Plum Island won’t get any closer to being sold in 2020, after the federal Fiscal Year 2020 Budget Appropriations Bill was signed into law Dec. 20.

Plum Island, which is the site of a federal animal disease research laboratory, is an 840-acre island in Long Island Sound just off of Orient that provides habitat for several federally endangered and threatened species, including piping plover, while the waters surrounding the island provide fish for endangered roseate terns and are home to federally-listed marine species such as Kemp’s Ridley sea turtles and Atlantic sturgeon. Seals haul out on its rocks in one of the largest such assemblages in southern New England.

Earlier this week, the United States Senate passed the appropriations bill, which included language already passed by the U.S. House of Representatives defunding any Government Services Administration activities involving the sale of Plum Island for the next year. President Donald Trump signed the bill into law Friday night.

This is the first time that a bill aimed at protecting Plum Island has passed both the House and Senate and made its way to the President.

While the bill prevents the GSA, the federal agency tasked with auctioning Plum Island to the highest bidder, from using any of its funding to market, process, or sell Plum Island over the next year, it is only a temporary delay until 2021.

The Preserve Plum Island Coalition said in a press release Saturday that it will continue efforts for permanent protection.

Lawmakers from both sides of the Long Island Sound and both sides of the aisle have been working to delay a sale and ultimately repeal the 2009 law that initiated the process for the federal government to sell Plum Island. The sale was required as part of the bill authorizing the relocation of the animal disease research facility on Plum Island to Manhattan, Kansas. The facility under construction there is expected to open in 2022 or 2023.

“I’ve long maintained that the sale of Plum Island would be a huge loss for Long Island and New York,” said Senate Minority Leader Chuck Schumer, of New York. “The 840-acres of unique habitat, which is home to a variety of rare wildlife must be preserved. This new delay in the sale of Plum Island is a step in the right direction, and I remain committed to continuing to fight tooth and nail until we prevent this ecological treasure from ever falling into the hands of a developer who would rip apart its natural beauty.”

“Not only does Plum Island offer our region a diverse wildlife and ecosystem and critical habitat for migratory birds, marine mammals, and rare plants, but it is also an essential cultural and historical resource,” said New York Congressman Lee Zeldin, whose district includes Plum Island. “The current law, which mandates the sale of the island to the highest bidder, is the wrong path forward, because it does not provide for public access and permanent preservation of the island, or the continued use of the research infrastructure. The state-of-the-art research facility at Plum Island must not go to waste, and preserving this island’s natural beauty while maintaining a research mission will continue to provide important economic and environmental benefits to Long Island.”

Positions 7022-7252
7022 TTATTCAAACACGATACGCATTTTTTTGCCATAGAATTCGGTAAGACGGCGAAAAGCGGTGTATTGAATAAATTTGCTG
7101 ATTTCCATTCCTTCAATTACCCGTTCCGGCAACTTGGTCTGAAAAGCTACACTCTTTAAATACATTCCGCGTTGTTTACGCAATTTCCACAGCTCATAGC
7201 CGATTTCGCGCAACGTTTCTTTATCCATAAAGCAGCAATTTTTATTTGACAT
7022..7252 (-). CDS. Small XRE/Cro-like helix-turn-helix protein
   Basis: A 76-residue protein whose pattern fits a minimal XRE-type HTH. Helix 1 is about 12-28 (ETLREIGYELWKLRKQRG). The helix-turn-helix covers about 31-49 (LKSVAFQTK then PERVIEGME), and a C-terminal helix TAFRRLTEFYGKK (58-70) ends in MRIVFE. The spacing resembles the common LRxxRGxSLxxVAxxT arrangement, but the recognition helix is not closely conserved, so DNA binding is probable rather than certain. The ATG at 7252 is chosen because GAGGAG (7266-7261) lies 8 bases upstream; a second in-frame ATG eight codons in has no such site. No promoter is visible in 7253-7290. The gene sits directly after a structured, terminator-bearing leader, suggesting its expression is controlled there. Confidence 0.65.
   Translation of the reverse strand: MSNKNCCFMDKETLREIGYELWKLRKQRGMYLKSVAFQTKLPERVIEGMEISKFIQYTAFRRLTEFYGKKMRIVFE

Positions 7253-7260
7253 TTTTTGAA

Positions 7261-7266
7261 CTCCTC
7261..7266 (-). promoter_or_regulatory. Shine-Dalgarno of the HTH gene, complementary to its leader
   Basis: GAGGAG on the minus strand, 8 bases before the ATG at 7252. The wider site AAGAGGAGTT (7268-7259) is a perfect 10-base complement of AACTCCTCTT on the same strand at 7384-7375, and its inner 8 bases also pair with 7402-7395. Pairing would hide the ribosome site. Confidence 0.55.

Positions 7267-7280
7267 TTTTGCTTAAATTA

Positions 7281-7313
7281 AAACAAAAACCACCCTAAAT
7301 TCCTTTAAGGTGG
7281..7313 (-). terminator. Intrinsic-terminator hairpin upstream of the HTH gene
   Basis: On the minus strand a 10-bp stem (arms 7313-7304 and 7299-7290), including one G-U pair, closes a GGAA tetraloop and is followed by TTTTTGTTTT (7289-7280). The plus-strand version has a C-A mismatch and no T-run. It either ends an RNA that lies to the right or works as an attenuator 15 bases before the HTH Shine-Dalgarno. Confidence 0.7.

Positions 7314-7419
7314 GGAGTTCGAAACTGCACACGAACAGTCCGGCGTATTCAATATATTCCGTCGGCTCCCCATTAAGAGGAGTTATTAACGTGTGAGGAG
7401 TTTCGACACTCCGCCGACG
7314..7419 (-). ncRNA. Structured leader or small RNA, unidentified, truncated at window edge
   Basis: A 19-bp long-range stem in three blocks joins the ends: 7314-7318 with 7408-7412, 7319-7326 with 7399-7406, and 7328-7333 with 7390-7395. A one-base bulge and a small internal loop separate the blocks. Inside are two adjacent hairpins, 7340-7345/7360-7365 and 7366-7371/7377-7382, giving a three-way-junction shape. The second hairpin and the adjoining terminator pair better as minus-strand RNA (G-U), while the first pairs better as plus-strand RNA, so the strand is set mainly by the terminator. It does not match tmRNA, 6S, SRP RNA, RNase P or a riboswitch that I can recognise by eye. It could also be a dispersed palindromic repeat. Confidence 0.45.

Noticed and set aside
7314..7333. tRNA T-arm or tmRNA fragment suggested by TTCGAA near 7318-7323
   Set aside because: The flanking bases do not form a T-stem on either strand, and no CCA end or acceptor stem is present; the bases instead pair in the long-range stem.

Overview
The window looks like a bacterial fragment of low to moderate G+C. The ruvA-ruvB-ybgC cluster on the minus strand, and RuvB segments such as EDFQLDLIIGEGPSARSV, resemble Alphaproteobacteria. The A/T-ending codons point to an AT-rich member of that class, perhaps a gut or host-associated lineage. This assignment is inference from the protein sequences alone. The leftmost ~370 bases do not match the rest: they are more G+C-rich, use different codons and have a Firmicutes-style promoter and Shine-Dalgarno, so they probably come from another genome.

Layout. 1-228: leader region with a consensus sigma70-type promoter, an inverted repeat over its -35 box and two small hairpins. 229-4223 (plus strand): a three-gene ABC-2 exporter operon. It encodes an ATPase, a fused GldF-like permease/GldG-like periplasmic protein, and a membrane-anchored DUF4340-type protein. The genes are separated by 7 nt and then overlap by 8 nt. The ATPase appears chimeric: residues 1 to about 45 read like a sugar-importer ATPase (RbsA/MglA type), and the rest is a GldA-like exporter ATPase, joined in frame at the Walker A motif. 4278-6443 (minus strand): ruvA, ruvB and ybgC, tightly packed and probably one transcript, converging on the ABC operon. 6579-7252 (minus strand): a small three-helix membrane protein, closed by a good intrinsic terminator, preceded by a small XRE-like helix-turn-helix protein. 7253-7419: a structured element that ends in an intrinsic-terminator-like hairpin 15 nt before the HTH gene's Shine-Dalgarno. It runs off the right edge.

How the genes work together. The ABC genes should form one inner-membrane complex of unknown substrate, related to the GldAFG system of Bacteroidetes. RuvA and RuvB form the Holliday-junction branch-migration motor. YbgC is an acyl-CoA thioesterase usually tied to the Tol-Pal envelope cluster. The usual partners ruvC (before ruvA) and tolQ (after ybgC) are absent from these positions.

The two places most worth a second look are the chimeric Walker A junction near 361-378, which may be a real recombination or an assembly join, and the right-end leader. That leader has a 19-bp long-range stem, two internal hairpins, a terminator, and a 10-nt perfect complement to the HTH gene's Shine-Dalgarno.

“After years of advocacy, we are thrilled that Congress put the brakes on Plum Island’s sale,” said Leah Schmalz, chief program officer for Save the Sound. “But we aren’t counting our piping plover chicks before they hatch. Much work remains as we all continue fighting for the permanent protection of this historically and ecologically significant oasis in Long Island Sound. We look forward to our renewed efforts in the new year.”

Beth Young
Beth Young is an award-winning local journalist who has been covering the East End since the 1990s. She began her career at the Sag Harbor Express and, after receiving her Masters from the Columbia University Graduate School of Journalism, has reported for the Southampton Press, the East Hampton Press and the Times/Review Media Group. She founded the East End Beacon website in 2013, and a print edition in 2017. Beth was born and raised on the North Fork. In her spare time, she tinkers with bicycles, tries not to drown in the Peconic Bay and hopes to grow the perfect tomato. You can send her a message at

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